For me the pictures also say so much. The images used within the book are not colour or on glossy pages, but are black and white, with a grainy quality; unassuming and understated. Finally, check out the images used on the sleeve of the book. On the front the Leeds team celebrate with the trophy, most of whom are caught in the moment of triumph. Then look at the faces of Gary Speed, David Batty and Mel Sterland. These three seem somewhere else. Maybe the picture has just caught them off guard? What were they thinking about? On the back, Wilkinson is seen walking away (back to the camera) carrying the Championship trophy with Elland Road empty. To use a melancholic musical refrain, “those were the days my friend…”.



To read an interview with Dave Simpson and another review, please click here.

Book Review: After Extra Time (‘Dirty Leeds’ Uncut) by Robert Endeacott

This book is an absorbing mix of fact and fiction that details the factual life of Leeds United and the fictional life of a young Leeds fan throughout the Don Revie era. The fictional life of Jimmy O’Rourke is set amid real events both at the club and in the city of Leeds which adds context to the footballing narrative of Don Revie’s transformational time as manager of the club from 1961 to his departure to take up the England manager’s post in 1974.

Through the life of Jimmy O’Rourke we see that the ‘Dirty Leeds’ tag applies more to working-class life in Leeds in that period than a description of the football team’s ethics as the city starts to implement the Clean Air Act to reduce air pollution; a particular issue for populous industrialised cities at that time. Jimmy and his Gran show us the dour existence and steely determination of working class citizens of 1960s Leeds and, as much as you will be moved by the seemingly endless mishaps and footballing heartache that was, ironically, Leeds Utd’s most successful period, you will also find that the author handles events in Jimmy O’Rourke’s life such as aspiration, injury and bereavement in a very touching and believable way. These, like the character itself, are described in a very ‘Leeds’ style (far from melodramatic, quite matter-of-fact; no-nonsense yet not without feeling).

Thankfully the book doesn’t preach on football matters, nor does it avoid controversial incidents or resolutely argue the innocence of Leeds United or its fans but it quietly and unassumingly (in that ‘Leeds’ style) puts the key events into perspective. Crowd trouble (a grenade at Millwall is my favourite), on-field misdemeanours and allegations of bribery are evident throughout the Football League and teams other than Leeds suffer the type of fixture congestion that not even today’s TV companies could dream up.  As a consequence, without overtly defending Leeds, the book highlights the fact that the FA had much more to deal with than a few raincoat-clad middle-aged men with comb-overs arguing with a ref on the Elland Road pitch after a controversial West Brom goal.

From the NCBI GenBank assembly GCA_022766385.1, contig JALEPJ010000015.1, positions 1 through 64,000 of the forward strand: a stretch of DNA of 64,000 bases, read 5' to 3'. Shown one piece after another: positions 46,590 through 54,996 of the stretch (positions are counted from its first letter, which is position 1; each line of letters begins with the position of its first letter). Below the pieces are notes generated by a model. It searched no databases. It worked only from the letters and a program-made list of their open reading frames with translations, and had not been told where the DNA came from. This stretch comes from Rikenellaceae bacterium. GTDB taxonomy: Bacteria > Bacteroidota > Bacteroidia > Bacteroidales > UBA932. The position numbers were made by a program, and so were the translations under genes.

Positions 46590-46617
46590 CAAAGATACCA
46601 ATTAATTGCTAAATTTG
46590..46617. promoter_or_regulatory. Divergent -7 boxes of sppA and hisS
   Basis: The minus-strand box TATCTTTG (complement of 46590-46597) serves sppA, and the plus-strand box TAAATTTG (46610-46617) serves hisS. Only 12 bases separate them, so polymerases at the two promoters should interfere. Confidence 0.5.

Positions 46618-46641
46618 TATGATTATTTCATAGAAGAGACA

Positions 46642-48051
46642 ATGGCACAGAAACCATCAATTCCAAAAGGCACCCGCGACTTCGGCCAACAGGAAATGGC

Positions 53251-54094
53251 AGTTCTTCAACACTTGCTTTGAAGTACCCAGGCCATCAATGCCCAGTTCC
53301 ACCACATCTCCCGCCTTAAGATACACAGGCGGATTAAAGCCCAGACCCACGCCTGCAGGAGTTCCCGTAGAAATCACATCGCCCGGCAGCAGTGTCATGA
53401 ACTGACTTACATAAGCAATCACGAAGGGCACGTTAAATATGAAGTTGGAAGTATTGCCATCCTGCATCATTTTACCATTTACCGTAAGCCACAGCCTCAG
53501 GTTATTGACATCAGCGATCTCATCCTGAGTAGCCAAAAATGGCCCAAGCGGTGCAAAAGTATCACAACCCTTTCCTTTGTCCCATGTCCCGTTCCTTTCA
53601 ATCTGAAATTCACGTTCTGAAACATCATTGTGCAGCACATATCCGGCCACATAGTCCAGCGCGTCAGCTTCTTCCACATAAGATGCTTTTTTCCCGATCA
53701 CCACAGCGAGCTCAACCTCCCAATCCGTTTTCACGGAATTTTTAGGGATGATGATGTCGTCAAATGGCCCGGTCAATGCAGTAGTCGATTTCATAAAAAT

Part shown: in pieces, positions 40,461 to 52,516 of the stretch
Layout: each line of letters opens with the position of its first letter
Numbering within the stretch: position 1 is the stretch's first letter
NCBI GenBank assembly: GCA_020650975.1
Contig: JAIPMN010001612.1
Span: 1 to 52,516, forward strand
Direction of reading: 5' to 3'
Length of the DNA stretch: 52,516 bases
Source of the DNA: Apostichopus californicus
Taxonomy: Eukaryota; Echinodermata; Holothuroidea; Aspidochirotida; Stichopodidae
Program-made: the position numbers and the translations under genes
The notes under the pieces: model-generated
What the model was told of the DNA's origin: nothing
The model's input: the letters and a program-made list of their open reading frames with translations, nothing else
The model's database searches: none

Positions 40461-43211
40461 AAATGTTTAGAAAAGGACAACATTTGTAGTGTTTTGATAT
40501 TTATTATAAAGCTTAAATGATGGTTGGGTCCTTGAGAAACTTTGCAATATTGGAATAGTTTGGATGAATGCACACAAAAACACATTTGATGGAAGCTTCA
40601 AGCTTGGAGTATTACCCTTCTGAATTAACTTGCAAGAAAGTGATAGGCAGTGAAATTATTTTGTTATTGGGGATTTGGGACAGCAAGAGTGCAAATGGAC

The book clearly sets out to honour not only Don Revie but also less well-known characters that helped build the team, the club and its facilities; Harry Reynolds the Chairman and Ces Burroughs the Groundsman are revered by the author who clearly has some knowledge of their lives and the role they played at the club. It is here however that the book lets you down slightly; this knowledge leads you to mistakenly believe that you will subsequently receive some previously unknown detail about the club or the goings-on inside Revie’s office that would shed new light on the well-known events of that time.

The additional 50,000 words that the author has re-instated from the first ‘Dirty Leeds’ book give this unabridged edition more detail and texture and it flows through this historic and turbulent period with all the footballing information you need (without being reduced to a dry account of each season), and with a simultaneous view of real life in and around both Elland Road and the city of Leeds. It is a comprehensive review of the Leeds United’s Don Revie era but is written with imagination and emotion. Whether a Leeds fan or not, my advice would be (in that ‘Leeds’ style); read the book, it’s not bad at all.


Paul Gowland